Phillips received the honor for his latest collection, “Then The War: And Selected Poems, 2007-2020.” The prizes were announced May 8 at the Columbia University School of Journalism in New York by the Pulitzer Prize Board.
“When the Pulitzer Prizes are awarded in journalism, arts and letters, it represents not only the highest honors in the field, but also an annual renewal of the highest standards of excellence,” said Neil Brown, co-chair of the Pulitzer Prize Board. “The finalists and winners reveal the power to elevate our understanding of the world.”
In announcing the poetry prize, Marjorie Miller, administrator of the Pulitzer Prizes, described “Then The War” as “a masterful collection that chronicles American culture as the country struggles to make sense of its politics, of life in the wake of a pandemic, and of our place in a changing global community.”
“I am delighted for Carl to receive this well-deserved recognition, and I am proud to have someone of his extraordinary stature on our faculty,” said Feng Sheng Hu, dean of Arts & Sciences. “The Pulitzer Prize in Poetry is an incredible honor and testament to his exceptional work. I’m so pleased our students can learn the craft of poetry from such a gifted writer.”
Abram Van Engen, a professor and chair of English in Arts & Sciences, told the St. Louis Post-Dispatch that Phillips “is a unique talent with a gift of insight that flashes out from gorgeous melodies across his work. The Pulitzer Prize recognizes this rare and abiding combination of music and wisdom — a mode and a mood, a singular voice, that draws his readers (like me) to each new poem he writes.
“I’m thrilled for Carl and honored to be his colleague,” Van Engen said.
Phillips reads his poem “Dirt Being Dirt.”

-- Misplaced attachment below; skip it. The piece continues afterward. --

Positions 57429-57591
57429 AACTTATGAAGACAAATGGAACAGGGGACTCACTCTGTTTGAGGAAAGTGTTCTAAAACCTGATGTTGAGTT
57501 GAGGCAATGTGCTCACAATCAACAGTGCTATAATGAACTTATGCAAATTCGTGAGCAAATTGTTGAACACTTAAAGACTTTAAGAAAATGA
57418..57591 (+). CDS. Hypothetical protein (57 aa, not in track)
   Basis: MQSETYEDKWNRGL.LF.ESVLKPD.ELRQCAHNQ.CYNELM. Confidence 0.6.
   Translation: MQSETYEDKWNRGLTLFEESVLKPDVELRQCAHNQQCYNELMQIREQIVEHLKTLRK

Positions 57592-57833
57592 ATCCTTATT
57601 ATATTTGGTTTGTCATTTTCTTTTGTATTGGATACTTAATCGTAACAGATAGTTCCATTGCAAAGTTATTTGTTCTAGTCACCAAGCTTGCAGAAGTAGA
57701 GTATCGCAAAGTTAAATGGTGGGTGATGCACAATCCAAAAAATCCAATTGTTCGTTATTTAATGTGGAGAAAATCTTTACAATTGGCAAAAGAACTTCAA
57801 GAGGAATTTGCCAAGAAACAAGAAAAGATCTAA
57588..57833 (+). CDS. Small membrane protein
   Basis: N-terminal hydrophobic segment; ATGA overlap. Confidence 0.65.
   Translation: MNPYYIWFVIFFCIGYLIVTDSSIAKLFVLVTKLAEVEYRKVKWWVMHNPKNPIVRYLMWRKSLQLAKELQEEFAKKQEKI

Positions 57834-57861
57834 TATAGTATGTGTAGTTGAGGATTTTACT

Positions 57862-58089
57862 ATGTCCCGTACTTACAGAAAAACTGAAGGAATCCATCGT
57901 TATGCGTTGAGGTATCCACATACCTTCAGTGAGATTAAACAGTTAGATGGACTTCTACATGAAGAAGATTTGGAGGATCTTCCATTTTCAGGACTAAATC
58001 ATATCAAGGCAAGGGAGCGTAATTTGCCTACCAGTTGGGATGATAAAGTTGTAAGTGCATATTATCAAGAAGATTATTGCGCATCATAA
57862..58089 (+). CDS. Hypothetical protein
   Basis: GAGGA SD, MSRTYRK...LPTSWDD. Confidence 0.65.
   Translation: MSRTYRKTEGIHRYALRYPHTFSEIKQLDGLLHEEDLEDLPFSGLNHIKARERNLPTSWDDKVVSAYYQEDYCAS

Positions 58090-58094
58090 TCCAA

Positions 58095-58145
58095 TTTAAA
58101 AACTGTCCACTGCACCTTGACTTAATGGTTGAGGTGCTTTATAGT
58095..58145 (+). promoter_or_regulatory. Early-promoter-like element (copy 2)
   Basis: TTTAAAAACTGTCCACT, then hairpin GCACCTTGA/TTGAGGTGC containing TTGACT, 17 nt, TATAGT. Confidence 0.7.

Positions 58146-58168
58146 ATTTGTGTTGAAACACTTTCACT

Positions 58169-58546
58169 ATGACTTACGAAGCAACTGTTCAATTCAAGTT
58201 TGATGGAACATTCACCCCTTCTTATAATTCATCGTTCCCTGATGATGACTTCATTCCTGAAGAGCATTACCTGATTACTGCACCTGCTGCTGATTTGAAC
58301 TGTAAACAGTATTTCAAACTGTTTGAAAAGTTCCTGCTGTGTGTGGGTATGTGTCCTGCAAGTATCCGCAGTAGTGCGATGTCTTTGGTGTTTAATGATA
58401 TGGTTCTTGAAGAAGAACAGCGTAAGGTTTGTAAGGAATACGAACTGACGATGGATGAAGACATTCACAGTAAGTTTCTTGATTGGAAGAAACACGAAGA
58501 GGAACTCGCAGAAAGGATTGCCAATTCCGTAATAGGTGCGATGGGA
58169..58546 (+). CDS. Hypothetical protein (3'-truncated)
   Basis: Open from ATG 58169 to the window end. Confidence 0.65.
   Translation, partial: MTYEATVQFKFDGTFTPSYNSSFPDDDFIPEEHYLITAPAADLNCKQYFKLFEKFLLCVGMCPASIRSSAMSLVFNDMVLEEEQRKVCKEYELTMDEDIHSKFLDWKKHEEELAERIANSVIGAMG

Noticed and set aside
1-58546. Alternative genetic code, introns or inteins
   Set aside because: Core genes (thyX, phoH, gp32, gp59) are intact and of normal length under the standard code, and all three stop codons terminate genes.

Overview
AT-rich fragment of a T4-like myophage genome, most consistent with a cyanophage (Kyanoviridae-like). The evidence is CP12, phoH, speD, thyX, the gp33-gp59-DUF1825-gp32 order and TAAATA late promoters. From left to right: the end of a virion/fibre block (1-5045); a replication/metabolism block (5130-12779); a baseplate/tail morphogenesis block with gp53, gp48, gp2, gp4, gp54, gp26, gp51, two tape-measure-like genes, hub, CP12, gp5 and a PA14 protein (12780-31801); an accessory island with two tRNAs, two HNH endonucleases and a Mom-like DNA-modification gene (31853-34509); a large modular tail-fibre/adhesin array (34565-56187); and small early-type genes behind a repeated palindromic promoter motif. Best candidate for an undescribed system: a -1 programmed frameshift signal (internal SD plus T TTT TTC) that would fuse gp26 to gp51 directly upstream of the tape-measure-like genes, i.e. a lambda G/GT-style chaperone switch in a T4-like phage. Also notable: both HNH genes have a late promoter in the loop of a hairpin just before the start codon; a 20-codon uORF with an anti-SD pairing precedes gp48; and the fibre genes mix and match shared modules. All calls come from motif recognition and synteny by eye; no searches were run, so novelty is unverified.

Phillips is the author of 15 previous books of poetry, most recently “Pale Colors in a Tall Field” (2020) and “Wild Is the Wind” (2018). Other books include “The Tether” (2001), winner of the Kingsley Tufts Poetry Award, and “Double Shadow” (2011), winner of the Los Angeles Times Book Prize, as well as the prose volumes “My Trade is Mystery: Seven Meditations from a Life in Writing” (2022), “The Art of Daring: Risk, Restlessness, Imagination” (2014) and “Coin of the Realm: Essays on the Life and Art of Poetry” (2004).
“I believe that poetry exists as a way of giving shape to what’s shapeless — for figuring out ways to grapple with the big abstract parts of life like love, death, morality, sex,” Phillips told The Ampersand last spring. “Those aren’t resolvable, but I write in order to make at least some temporary sense of what is always eluding us.”
The Pulitzer Prizes were established in 1917 thanks to a bequest from Joseph Pulitzer (1847-1911), longtime publisher of the St. Louis Post-Dispatch. Prizes are currently awarded in 22 categories (this year, two prizes were awarded for fiction, resulting in a total of 23 winners). The poetry prize dates to 1922. Previous recipients range from Edna St. Vincent Millay, Robert Frost and W.H. Auden to Sylvia Plath, James Merrill, Rita Dove and Sharon Olds.
Phillips is the third WashU faculty member to win the poetry prize. Howard Nemerov (1920-91) received the honor in 1978 for his “Collected Poems.” Mona Van Duyn (1921-2004) won in 1991 for her collection “Near Changes.”